By Viktoriya Shaw, Tax Senior Associate | Family, Executive & Entrepreneur Advisory Services
No one ever plans to be sick or disabled. Yet, it is exactly at this time that advance planning can make a big difference in the life of your family members. Organizing your key information and getting your personal, financial, and legal affairs in order is a great gift to your loved ones.
In the event of your untimely incapacitation or death, your loved ones will need many documents to ensure that your wishes are carried out and your bills are paid. By organizing your important records, you can express your wishes, such as appointing a guardian for your children, deciding who receives your assets, protecting your business, providing for charity among some of the large decisions.
By compiling necessary information and keeping your documents in one convenient location, your family members or trusted advisors will be able to easily locate them. This helps ensure that your wishes are known and minimizes the risk of family disputes. Remember, regardless of how organized you are, if your records cannot be found, they will not be useful to someone trying to help in a crisis.
There are a number of different ways for you to organize your important records and we encourage you to develop a system that works for you. Not sure where to begin? Our Financial Records Checklist can help you get started.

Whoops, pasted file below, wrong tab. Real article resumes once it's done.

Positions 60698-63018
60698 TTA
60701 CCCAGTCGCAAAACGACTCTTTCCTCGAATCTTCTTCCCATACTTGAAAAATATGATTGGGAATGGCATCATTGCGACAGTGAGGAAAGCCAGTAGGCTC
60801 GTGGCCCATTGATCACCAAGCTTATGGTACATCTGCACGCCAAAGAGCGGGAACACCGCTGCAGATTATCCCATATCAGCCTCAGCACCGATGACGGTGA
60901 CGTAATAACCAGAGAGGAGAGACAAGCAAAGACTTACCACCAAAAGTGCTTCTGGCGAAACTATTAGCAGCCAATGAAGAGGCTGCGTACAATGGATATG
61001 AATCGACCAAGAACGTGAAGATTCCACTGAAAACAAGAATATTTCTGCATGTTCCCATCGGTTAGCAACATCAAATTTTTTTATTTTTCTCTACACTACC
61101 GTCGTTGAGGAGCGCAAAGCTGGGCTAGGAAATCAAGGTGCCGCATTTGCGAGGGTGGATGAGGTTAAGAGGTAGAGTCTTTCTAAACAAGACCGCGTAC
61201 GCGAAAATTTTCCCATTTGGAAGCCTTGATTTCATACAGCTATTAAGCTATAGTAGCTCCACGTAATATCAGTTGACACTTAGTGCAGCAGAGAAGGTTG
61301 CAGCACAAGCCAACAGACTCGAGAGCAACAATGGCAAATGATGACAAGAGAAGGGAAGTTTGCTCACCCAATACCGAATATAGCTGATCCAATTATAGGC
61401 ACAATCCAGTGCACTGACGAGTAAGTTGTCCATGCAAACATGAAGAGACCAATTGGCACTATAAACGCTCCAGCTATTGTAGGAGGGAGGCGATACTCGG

Talk with your financial advisor about additional records you may need to compile based on your personal situation.
Our Family, Executive & Entrepreneur Advisory Services Team provides expert insight and innovative solutions to meet the needs of the most intricate and complex tax-related situations. We also work closely with our clients’ financial advising team on financial and investment planning, insurance and risk management, and family office solutions. Meet our team and learn more about our services.
Source: Thomson Reuters® CHECKPOINT™
The information contained within this article is provided for informational purposes only and is current as of the date published. Online readers are advised not to act upon this information without seeking the service of a professional accountant, as this article is not a substitute for obtaining accounting, tax, or financial advice from a professional accountant.